Nightmare Night and Utilitarianism

I’ve decided to come back to the topic of Pinkie Pie and Utilitarianism by discussing an episode that showed Pinkie acting in a manner that is problematic: “Luna Eclipsed”. Her behavior is discussed using the concepts of Impartiality, Egalitarianism, and the Hedonistic Calculus.

Before going further, I might recommend watching this video to get some basic understanding of some concepts I’ll be talking about in the rest of the video:
Is Pinkie Pie an Ethical Hedonist?:

As I have stated in many previous articles and videos, I consider Pinkie Pie to be a utilitarian. In this sense, then, I consider Pinkie Pie and I to be kindred spirits, in that utilitarianism is the ethical system that I personally subscribe to. I have also recognized that she is not perfect, and prone to mistakes. In my view, the worst of Pinkie Pie’s mistakes occurred in the episode “Luna Eclipsed”, which admittedly damaged my opinion of Pinkie Pie enough that I considered her my least favorite character in the series until the episode “Too Many Pinkie Pies.”

My main point of contention in this episode is that Pinkie Pie, by constantly doing, well, this:

[Clip of Pinkie Pie yelling and running away and Luna being sold]

is deriving pleasure out of actions that are causing Luna personal distress and sadness. While normally discussing why this bothers me would most likely send me into a bit of a ranting rage, I decided to vent my frustration by analyzing Pinkie Pie’s actions through the utilitarian ethic. Before I get to that, however, I would recommend that for those of you who aren’t familiar with utilitarianism to watch or read “Is Pinkie Pie an Ethical Hedonist?” for an introduction, for I plan on expanding on the foundations discussed in that video.

In fact, I’ll be analyzing her actions in relation to several different utilitarian concepts:

First: Impartiality
Second: Egalitarianism
Third: The application of the hedonistic calculus

So let us begin.

“Each to count for one, and none for more than one

This statement of impartiality is attributed to utilitarian philosopher Jeremy Bentham by fellow utilitarian philosopher John Stuart Mill. In more modern terms, this usually phrased as “equal consideration of interests”, but however it is stated, the implications are clear; when moral decisions are being made, the interests of all affected must be held with equal moral weight.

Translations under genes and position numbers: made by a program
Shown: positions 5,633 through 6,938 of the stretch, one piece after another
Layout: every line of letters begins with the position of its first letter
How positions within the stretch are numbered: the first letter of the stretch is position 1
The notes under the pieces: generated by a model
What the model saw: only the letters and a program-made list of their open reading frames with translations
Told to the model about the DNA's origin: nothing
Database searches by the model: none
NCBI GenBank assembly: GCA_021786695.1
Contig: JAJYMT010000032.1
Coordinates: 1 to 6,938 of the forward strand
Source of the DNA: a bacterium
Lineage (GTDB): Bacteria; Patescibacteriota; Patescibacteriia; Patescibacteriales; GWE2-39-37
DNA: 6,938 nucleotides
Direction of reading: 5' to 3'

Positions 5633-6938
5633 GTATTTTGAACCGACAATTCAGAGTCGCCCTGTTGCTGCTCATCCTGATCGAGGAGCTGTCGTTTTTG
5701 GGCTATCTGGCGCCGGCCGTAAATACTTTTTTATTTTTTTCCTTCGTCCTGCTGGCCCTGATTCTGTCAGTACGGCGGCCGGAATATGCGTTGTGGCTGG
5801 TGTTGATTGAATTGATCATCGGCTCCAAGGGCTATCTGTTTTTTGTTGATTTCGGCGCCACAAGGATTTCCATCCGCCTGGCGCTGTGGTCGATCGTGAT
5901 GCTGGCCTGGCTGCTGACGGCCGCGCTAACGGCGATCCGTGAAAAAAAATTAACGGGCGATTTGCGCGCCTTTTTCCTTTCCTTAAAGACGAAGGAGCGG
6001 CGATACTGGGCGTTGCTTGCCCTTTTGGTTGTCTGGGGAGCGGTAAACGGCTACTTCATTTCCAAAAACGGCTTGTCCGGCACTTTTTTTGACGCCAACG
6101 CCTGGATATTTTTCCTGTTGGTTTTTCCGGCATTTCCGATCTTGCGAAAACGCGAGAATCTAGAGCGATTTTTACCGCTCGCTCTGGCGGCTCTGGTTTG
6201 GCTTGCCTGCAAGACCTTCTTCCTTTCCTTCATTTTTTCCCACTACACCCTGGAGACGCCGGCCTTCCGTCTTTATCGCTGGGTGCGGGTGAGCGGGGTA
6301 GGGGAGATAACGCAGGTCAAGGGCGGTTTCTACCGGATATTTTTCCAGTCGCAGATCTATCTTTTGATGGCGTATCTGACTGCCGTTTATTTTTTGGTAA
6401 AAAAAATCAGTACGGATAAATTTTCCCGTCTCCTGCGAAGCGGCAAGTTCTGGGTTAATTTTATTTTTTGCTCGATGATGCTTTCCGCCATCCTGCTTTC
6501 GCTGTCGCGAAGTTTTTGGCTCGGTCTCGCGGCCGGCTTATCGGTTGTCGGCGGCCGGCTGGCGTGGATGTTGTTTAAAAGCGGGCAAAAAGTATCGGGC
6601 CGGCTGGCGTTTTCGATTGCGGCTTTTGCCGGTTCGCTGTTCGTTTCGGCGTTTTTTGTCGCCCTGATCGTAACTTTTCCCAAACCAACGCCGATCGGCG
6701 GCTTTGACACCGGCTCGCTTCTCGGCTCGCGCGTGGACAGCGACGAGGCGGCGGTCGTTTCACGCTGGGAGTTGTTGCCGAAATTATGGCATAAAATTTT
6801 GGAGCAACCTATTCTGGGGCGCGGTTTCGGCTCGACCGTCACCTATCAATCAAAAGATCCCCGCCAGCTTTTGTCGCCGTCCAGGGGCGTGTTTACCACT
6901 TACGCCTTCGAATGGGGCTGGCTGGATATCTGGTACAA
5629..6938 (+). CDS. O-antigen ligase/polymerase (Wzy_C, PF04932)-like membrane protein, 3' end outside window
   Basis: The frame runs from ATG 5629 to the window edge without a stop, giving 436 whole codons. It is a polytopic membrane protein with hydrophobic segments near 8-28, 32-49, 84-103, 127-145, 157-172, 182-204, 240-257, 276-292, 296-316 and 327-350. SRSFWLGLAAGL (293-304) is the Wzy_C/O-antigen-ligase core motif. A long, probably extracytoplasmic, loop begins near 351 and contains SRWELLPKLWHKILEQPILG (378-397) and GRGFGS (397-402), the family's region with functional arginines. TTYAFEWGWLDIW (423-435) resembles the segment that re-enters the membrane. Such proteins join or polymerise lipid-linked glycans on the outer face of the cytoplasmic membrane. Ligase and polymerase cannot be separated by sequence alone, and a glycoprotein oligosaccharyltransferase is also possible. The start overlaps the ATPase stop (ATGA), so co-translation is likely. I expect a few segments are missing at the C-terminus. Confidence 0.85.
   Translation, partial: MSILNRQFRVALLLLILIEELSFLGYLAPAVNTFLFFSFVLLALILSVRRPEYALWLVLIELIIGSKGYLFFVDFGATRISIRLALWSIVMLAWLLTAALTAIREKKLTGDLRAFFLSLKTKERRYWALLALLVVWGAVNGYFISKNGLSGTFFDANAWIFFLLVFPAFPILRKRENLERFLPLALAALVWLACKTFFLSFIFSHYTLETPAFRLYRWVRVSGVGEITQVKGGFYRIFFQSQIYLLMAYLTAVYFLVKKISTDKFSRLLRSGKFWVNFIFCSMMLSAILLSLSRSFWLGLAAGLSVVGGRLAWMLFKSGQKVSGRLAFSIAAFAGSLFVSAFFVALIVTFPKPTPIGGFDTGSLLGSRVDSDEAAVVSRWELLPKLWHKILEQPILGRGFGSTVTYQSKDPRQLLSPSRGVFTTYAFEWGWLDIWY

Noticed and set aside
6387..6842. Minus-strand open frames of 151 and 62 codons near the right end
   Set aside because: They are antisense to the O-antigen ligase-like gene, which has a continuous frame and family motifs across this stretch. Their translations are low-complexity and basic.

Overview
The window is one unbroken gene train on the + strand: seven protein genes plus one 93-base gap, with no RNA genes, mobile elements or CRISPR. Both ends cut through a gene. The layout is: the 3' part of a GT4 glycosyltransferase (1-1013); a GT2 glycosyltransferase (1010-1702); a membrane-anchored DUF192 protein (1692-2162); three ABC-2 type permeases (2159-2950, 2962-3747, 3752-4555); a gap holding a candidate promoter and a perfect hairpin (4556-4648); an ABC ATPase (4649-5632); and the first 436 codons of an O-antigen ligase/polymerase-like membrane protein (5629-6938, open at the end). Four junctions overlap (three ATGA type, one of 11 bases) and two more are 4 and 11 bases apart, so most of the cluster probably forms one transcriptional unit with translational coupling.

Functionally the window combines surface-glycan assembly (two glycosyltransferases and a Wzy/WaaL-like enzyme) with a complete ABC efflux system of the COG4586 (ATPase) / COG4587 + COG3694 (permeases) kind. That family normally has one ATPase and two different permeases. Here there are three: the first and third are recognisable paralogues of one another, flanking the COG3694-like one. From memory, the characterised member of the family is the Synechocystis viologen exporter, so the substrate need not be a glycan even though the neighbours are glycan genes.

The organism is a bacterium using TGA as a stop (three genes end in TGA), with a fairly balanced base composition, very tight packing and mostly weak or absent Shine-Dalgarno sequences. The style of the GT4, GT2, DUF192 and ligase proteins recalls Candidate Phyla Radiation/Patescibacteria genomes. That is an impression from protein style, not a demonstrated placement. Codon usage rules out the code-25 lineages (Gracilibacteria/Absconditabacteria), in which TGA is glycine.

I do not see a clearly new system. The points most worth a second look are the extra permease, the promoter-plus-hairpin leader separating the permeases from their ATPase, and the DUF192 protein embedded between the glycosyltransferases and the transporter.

So we must first start by wondering is Pinkie Pie taking Luna’s interests seriously, or is she favoring herself? This is a rather hard thing to guess at without knowing Pinkie Pie’s thoughts directly, but I think we can take her statements in this episode, alongside with our knowledge of her behavior throughout the series, to get an answer.

The statement I think we can learn the most from is this one from near the end of the episode:

[Pinkie Pie’s “well duh” moment]

We learn from this that Pinkie Pie was simply having fun when she was screaming and running from Luna. And this, in of itself, is not problematic since, as we all learned by the end of the episode, being scared can be fun. Here is where the problem is; Luna did not understand this till the end of the episode. So for most of Nightmare Night, Luna was working on the impression that everyone was in fact terrified of her, which reinforced her own feelings of loneliness and isolation.

So now we find ourselves at a dilemma; did Pinkie Pie know about this? We’ve seen that generally Pinkie Pie does have a good eye for realizing when ponies are sad, yet she seems completely ignorant of how her actions are affecting Luna. While it is theoretically possible that Pinkie Pie simply doesn’t care, which would be a blatant violation of impartiality, that doesn’t seem to fit with Pinkie’s character.

What we do know, however, is that Pinkie Pie really loves Nightmare Night and takes it very seriously. We could then say that Pinkie’s love for Nightmare Night is strong enough that it messes with her normal empathic abilities to the point she was simply ignorant of Luna’s distress…which is still violating impartiality as getting so wrapped up in your own wants and desires to the point you are ignoring others makes it kind of impossible to take into account the interests of others with equal concern.

In either case, Pinkie Pie seems to be violating the principle of impartiality, and therefore is acting in a rather un-utilitarian manner. So I guess strike one for Pinkie Pie.

With the discussion on impartiality done, we can move on to egalitarianism. To start us off, a quote by John Stuart Mill

“The equal claim of everybody to happiness in the estimation of the moralist and the legislator, involves an equal claim to all the means of happiness…”

This sets up a tie between impartiality and egalitarianism, but there is slightly more needed to fully flesh out this principle. In utilitarianism, it is generally assumed that all persons have an equal capacity for happiness, with a few exceptions. While I will be glad to discuss the arguments for this assumption at a later time, for the sake of discussing the episode “Luna Eclipsed”, I think we can assume that both Luna and Pinkie Pie have equal capacity for happiness.